One of the frequent signs placed on Homer’s annual Burning Basket reads “Prepare for opportunity disguised as loss.”
As a closure of the Pratt Museum caused by the COVID-19 pandemic extends from spring into summer, how the museum adapts could serve as an example of that saying. In mid-March as part of the state’s health mandate, institutions like libraries and museums had to close.
For the Pratt, that means a major loss in funding. It relies on admissions, especially in the busy summer tourist season, to keep paying its bills. It also means shutting down programs like its summer harbor tours.
“Being closed creates all kinds of problems for us,” said Pratt Executive Director Jennifer Gibbins. “We’re disconnected from our friends and supporters. We have no revenue coming in.”
Fortunately, the Pratt got grants under the Payroll Protection Program of the Coronavirus Aid, Relief and Economic Security, or CARES Act. Those funds will pay staff salaries during the pandemic recovery.
Last Friday on the Pratt Museum lawn, Gibbins, curator Savanna Bradley and naturalist in residence Marilyn Sigman sat properly socially distant in red Adirondack chairs spaced 6-feet apart in an interview with the Homer News. Earlier this month, the Pratt announced Bradley, the former collections manager, had been promoted to curator. Sigman, the former executive director of the Center for Alaskan Coastal Studies and interim museum director before Gibbins was hired last winter, also was named naturalist in residence.
Born and raised in Homer, Bradley has a master of science in arts management with a certificate in museum studies from the University of Oregon and a bachelor of arts from the University of Alaska Fairbanks. She is an artist and naturalist.
Sigman is a retired University of Alaska faculty member and is the author of “Entangled: People and Ecological Change in Alaska’s Kachemak Bay,” which won the 2020 John Burroughs Medal for distinguished natural history writing. She has a master of science in wildlife management from UAF and worked as a biologist and wildlife educator for the Alaska Department of Fish and Game. Her book began as her thesis project for the University of Alaska’s master of fine arts program in creative writing.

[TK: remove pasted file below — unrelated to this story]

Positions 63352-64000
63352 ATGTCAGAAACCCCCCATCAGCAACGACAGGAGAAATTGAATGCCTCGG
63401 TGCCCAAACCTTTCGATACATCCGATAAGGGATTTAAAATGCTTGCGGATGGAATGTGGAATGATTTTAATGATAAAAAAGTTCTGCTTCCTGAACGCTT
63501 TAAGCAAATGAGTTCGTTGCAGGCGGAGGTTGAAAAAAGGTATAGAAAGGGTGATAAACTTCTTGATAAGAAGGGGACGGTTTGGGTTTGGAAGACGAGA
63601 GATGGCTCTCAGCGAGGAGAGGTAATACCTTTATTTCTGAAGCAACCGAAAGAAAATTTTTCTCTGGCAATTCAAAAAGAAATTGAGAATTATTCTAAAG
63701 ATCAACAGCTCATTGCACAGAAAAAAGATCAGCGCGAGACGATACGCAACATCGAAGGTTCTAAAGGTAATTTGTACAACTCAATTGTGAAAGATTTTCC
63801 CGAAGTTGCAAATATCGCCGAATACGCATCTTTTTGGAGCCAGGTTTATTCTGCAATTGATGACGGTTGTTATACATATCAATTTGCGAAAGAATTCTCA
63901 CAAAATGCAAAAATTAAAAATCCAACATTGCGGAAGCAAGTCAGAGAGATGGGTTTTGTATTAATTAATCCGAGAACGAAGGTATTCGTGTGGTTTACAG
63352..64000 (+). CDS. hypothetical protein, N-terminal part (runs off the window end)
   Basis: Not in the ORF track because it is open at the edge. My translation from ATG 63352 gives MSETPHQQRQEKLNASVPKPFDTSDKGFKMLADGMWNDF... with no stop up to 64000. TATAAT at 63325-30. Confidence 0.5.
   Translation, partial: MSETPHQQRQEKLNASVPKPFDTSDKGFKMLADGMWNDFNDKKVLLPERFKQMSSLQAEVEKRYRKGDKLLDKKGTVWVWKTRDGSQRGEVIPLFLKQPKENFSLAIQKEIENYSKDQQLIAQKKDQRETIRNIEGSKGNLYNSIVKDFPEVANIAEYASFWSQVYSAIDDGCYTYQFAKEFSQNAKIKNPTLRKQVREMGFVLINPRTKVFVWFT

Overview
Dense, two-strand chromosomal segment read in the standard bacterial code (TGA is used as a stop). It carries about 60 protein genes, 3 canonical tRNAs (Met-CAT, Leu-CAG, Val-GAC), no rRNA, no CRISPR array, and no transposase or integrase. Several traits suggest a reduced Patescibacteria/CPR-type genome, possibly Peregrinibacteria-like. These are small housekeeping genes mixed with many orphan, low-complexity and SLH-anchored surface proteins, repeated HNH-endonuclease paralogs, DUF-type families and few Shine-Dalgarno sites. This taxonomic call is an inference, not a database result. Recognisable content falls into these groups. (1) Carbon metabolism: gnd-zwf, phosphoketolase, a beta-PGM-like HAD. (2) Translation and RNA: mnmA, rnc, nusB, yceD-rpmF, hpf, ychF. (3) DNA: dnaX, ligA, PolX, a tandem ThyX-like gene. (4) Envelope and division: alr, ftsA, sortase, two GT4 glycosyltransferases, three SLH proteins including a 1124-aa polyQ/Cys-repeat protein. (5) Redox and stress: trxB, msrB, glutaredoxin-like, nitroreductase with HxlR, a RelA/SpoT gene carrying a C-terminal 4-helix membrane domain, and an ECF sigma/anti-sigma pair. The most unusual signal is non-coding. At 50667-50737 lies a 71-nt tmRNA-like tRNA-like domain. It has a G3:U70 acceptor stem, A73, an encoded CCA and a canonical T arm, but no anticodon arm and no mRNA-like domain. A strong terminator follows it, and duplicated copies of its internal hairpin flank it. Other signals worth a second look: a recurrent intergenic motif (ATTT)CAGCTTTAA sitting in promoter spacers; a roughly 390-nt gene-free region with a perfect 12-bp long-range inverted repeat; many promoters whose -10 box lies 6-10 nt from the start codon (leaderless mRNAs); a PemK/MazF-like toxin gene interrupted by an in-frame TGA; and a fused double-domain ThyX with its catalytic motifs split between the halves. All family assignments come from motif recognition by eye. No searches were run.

Gibbins said she acknowledges the serious health issues of the pandemic.
“We have two tiers of concerns,” she said. “The first one is for our staff and the second one is for the community as a whole.”
Though the phase two reopening of Alaska now allows museums to open at a limited capacity, and the phase 3 reopening announced this week will allow for a 100% opening, Gibbins said the museum is being cautious about reopening and has penciled in an opening date in July.
“We’re going to monitor the next 30 days very closely,” she said. “… We don’t want to be contributing to risk. It’s a tricky balancing act.”
While the pandemic has created problems for the Pratt, Gibbins said it also has forced the museum to shift its focus to a direction it planned on — more online programs, for example.
“It’s creating a really interesting opportunity to energize and engage the work we wanted to do anyway,” Gibbins said.
The Pratt had wanted to invest in its digital infrastructure before the pandemic. With support from nonprofits like the Rasmuson Foundation and the Homer Foundation, the Pratt has begun to move forward in its online presence. Bradley has begun doing weekly posts on the Pratt’s Facebook page about its collections and history.
“We’ll keep growing in that direction,” Gibbins said. “We needed to do that anyway in this social media, tech world. Now it’s more important than ever.”